“Welcome to the jungle it gets worse here every day,
You learn to live like an animal in the jungle where we play!”- Guns N’ Roses
We are spoiled. Humans (especially Americans), have the tendency to stir up stress when there is not a need. We push ourselves to the limits of trying to maintain self-imposed hectic schedules which are dance on the city limits of Heart Attackville. We lack patience primarily due to our addictive reliance to technology. We need everything now! When that little handheld Pandora’s Box of instant gratification ceases to meet our high expectations of right now, some people have a meltdown which is resonant of a two year olds temper tantrum. Yes my fellow Americans, we are spoiled. While we stress and wonder why a SimCity app is on the fritz and not loading correctly, citizens of impoverished nations try to survive their environments in search of clean water, food, and shelter. While we fight on social media over mindless topics deemed important by puppet masters for debate, other countries are fighting to survive the daily civil war going on around them. So yes, we are spoiled. We need to live simply anchored in patient wisdom, in order to appreciate how lucky we are truly are. As a majority, we are truly ungrateful or ignorant to that fact, which we are close to, if not at the top, of Abraham Maslow’s Hierarchy of Needs model.
What we need is a good kick in the butt, go off the grid for a while, experience nature, and a guide to getting back to basics à la Thoreau. Today’s film is just that. It will strip you down to the core of what man’s existence before us and after us (in some places) is rooted in…basic survival. If you have the essentials of living comfortably day to day, you are already a rich man. Being rich in materialism, does not make one particularly wise by any means. So grab your $9.00 latte, let your puppy out your purse, and sit back by allowing me to be your classic cinema tour guide through this adventure thriller, The Most Dangerous Game (1932).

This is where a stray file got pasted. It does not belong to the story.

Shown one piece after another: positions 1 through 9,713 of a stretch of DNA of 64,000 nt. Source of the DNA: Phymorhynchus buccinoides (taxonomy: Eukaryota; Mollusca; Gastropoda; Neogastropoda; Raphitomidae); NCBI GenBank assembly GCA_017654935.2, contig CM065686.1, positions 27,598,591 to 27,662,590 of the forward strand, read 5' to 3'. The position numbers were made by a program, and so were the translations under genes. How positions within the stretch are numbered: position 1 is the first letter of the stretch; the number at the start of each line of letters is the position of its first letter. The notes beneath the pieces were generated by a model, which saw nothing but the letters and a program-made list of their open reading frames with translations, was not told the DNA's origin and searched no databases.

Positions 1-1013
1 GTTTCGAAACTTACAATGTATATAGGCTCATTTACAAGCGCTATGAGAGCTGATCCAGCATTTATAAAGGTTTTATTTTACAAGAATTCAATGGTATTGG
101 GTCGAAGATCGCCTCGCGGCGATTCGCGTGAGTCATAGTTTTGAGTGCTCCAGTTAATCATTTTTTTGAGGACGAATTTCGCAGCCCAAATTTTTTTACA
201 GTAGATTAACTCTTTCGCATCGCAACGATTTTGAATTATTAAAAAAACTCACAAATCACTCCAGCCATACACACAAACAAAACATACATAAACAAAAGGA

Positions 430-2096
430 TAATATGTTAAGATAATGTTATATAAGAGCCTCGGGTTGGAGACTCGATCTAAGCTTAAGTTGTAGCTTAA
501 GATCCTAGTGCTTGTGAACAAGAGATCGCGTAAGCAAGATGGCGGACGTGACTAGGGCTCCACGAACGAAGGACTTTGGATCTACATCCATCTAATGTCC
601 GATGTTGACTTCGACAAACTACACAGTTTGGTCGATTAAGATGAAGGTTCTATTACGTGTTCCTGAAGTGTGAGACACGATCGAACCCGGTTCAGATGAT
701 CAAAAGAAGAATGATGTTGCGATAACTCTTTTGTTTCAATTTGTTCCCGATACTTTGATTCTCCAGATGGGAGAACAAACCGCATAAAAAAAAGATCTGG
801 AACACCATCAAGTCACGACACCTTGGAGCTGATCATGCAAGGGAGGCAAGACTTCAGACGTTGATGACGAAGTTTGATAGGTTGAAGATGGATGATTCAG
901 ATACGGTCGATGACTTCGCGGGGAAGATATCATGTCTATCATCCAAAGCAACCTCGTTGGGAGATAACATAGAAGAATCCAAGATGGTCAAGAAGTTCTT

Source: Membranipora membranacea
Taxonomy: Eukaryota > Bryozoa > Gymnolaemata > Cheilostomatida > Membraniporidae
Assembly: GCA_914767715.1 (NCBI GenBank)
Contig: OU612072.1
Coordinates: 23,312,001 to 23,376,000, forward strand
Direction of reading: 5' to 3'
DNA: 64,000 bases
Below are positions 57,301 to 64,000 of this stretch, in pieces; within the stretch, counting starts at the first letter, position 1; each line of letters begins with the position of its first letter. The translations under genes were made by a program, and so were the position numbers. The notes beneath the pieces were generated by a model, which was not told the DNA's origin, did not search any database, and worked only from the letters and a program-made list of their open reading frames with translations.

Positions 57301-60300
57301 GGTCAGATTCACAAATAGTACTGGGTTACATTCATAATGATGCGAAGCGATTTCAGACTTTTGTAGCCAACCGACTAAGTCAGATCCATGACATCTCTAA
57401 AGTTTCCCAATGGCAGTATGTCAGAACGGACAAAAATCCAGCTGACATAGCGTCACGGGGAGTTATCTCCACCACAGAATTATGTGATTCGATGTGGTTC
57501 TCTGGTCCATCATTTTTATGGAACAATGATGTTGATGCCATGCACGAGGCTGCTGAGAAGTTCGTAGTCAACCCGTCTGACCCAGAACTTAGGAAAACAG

We meet big game hunter Rainsford, Joel McCrea of Ride the High Country (1962), as he travels with his testosterone team of braggarts and wealthy adventure seekers upon a luxury cabin cruiser. While drinking the finest liquor and sharing past glories from recent hunts, the Ego and its Egonauts crash into a reef. Some of the men drown, some become dinner for sharks, and our handsome hero Rainsford, awakens to find himself washed ashore on a mysterious remote island. Rainsford grabs himself up by his bootstraps and starts to explore his new surroundings. Rainsford finds himself at the foreboding front door to an island villa compound. The awkward centaur holding the bare breasted woman against her will door knocker should have alerted our experienced Rainsford that he did not just arrive for a night of carousing at the Playboy Mansion. Foreshadowing Rainsford! Foreshadowing!
Expatriate Russian aristocrat, Count Zaroff, Leslie Banks of The Man Who Knew Too Much (1934), welcomes Rainsford with the offerings of food, clothes, and a stiff drink before being escorted by the menacing looking mute servant Ivan, minus the Drago surname. Ivan’s look is a bit creepy mainly due to African-American actor Noble Johnson of She Wore a Yellow Ribbon (1949), being painted white face for the role, so he looks a bit off to say the least. But, it does appear that Ivan certainly would break you if need be. Speaking of paint jobs, the hounds of Zaroff were considered too cute for production, so their white coats were temporarily dyed black to make them look ferocious. No Hounds of Hell here, just Great Danes.
After a shower and a shave, Rainsford is introduced to houseguests Eve, Fay Wray of King Kong (1933) and her sot of a brother, Martin, Robert Armstrong of The Son of Kong (1933). The siblings were also shipwrecked and ended up at Zaroff’s Bermuda Trianglesque resort of centaur, mutes, and other island oddities. After some drinks and a round of the old chit chat, it is revealed that there were other guests and they had recently gone missing before Rainsford’s arrival.
Zaroff’s hospitality goes only so far and his eccentric well-mannered demeanor fades away revealing his sinister hunger for blood. Zaroff’s big dilemma is that he too is an affluent hunter but has grown bored with with big game hunt. He has a new prey in mind, and after the lush Martin is found dead, it is apparently clear what Zaroff’s desires are. Count Zaroff’s new modus operandi is revealed; hunting humans is business…and business is good. Zaroff’s trap is set, as he releases Rainsfield and Eve into his jungle of horrors with the rule of game only being, if our heroes can survive till dawn in this horrifying game of cat and mouse, they can leave the island alive.